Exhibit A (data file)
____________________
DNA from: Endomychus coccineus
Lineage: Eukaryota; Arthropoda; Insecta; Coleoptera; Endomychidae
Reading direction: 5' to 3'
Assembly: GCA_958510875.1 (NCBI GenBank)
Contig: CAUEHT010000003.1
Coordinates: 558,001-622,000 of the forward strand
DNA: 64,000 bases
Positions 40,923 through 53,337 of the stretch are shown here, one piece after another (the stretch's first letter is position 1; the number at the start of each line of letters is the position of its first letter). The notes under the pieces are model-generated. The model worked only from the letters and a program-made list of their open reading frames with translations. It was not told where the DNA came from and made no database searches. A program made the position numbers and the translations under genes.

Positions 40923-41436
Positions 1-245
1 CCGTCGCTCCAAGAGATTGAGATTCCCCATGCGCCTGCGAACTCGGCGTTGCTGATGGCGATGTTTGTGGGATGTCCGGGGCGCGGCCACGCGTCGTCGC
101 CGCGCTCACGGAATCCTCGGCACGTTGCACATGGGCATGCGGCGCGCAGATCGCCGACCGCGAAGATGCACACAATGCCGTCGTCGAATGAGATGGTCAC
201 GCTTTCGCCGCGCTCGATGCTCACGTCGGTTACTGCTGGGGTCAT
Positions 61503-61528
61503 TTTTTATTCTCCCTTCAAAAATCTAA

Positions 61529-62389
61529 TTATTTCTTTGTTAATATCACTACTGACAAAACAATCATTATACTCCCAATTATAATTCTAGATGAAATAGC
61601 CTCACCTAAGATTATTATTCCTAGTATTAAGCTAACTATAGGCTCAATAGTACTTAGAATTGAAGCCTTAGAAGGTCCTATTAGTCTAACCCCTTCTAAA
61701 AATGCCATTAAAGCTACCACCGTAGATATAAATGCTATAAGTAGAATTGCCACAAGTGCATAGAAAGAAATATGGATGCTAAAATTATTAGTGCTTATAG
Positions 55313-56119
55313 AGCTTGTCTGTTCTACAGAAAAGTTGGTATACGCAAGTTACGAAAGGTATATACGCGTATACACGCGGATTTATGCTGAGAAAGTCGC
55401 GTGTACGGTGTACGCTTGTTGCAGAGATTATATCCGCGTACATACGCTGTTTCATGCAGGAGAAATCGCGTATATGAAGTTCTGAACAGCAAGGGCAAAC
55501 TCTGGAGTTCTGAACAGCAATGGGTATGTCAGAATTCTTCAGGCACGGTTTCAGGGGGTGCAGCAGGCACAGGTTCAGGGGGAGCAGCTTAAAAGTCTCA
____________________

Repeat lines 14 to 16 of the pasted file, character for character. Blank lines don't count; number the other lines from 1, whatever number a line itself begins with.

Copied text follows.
Positions 61503-61528
61503 TTTTTATTCTCCCTTCAAAAATCTAA

Positions 61529-62389